Helping women create jobs creatively

Helping women create jobs  creatively
Helping women create jobs  creatively
Posted at 8:00 AM, May 17, 2016
and last updated 2016-05-17 08:00:10-04

CINCINNATI — At first blush, Christina Davis and Joanna Engebrecht don't seem to have much in common.

Davis is a young mom who is building a business out of selling the cookies she used to bake for fun. Engebrecht is a high school student who wants to turn her passion for ceramics into a career.

Johanna Engebrecht

But a new program is banking on the belief that getting the two together — along with about a dozen other creative women — could make entrepreneurial magic.

The program is called MORTAR Indigo. It's a collaboration between MORTAR, the entrepreneurial training program, and Indigo Hippo, a gallery and thrift store for arts supplies in Over-the-Rhine that support mentorship.

"Sometimes when you put women in a room together, they're able to create this village of resources quickly," said Allen Woods, a co-founder of MORTAR. "Sometimes when you put a lot of men in the room, the first thing men try to figure out is the pecking order. It's easier for women to come together and gel together for the common good."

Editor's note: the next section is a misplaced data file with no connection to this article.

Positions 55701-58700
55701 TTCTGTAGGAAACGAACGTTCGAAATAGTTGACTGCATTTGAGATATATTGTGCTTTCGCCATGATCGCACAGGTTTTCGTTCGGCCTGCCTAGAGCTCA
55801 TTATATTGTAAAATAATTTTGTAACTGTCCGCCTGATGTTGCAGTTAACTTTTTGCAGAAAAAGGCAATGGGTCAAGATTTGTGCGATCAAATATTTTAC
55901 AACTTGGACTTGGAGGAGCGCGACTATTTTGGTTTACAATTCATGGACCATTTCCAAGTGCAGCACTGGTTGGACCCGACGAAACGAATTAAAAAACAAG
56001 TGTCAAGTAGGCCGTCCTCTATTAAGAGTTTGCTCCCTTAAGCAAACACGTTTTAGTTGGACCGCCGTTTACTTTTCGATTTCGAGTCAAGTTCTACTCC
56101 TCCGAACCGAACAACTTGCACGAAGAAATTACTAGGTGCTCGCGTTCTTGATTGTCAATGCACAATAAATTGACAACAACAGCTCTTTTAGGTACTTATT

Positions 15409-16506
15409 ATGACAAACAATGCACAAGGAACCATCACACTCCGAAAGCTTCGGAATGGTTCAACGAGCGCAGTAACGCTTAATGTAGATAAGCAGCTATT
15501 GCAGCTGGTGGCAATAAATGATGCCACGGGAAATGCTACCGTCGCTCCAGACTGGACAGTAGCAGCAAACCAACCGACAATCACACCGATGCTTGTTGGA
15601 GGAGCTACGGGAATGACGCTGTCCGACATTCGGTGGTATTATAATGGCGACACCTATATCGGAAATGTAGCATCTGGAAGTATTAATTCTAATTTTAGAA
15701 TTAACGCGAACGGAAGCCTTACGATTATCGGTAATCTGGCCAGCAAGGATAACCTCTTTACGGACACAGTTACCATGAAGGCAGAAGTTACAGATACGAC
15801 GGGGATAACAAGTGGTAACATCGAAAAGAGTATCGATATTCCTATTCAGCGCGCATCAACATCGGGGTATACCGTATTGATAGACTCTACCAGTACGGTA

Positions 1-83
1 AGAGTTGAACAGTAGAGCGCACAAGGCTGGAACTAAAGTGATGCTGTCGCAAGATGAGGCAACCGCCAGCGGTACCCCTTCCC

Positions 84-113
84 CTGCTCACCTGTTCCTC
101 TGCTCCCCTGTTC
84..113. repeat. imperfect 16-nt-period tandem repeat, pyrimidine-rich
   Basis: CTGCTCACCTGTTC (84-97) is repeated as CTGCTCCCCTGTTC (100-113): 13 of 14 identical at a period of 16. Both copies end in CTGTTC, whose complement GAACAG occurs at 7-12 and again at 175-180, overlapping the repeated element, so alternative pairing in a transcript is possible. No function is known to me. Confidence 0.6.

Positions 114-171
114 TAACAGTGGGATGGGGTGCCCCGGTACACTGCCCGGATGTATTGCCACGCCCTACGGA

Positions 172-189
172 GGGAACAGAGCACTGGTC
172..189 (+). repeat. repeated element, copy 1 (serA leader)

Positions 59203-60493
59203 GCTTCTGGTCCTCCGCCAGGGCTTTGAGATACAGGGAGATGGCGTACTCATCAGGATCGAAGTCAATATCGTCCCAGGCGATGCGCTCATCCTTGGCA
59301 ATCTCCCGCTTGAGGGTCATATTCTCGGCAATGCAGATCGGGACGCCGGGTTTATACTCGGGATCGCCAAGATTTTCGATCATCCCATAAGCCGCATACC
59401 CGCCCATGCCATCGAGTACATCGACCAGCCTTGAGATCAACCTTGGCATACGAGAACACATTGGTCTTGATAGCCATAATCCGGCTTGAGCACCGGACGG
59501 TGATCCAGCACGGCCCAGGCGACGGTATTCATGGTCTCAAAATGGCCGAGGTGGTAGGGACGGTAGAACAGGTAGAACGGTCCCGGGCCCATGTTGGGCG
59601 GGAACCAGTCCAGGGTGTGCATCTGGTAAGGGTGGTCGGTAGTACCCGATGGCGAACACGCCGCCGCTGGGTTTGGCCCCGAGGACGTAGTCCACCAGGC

The new collaboration is a logical extension for MORTAR, which launched about two years ago and has helped train 60 entrepreneurs through its nine-week business course. Nearly 70 percent of all of MORTAR's graduates have been women, and that inspired MORTAR's founders to develop a program specifically for them.

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The women who take part in MORTAR Indigo will learn all the skills they need to build their businesses and the value they bring as creative individuals to their ventures, said Alisha Budkie, executive director of Indigo Hippo.

"Our focus is really about making creativity more approachable and accessible," she said. "So much of being a small business owner is believing in yourself and betting on yourself, and that's not always an easy thing."

MORTAR Indigo founders from left, Derrick Braziel, Alisha Budkie, Danielle Ervin and Allen Woods.

'We Can Help Each Other Succeed'

Christina Davis is hoping MORTAR Indigo will be just what she needs to take her Davis Cookie Collectionbusiness to the next level.

Davis, 30, started the business two and a half years ago with her husband, Miles Davis, who is a Cincinnati firefighter.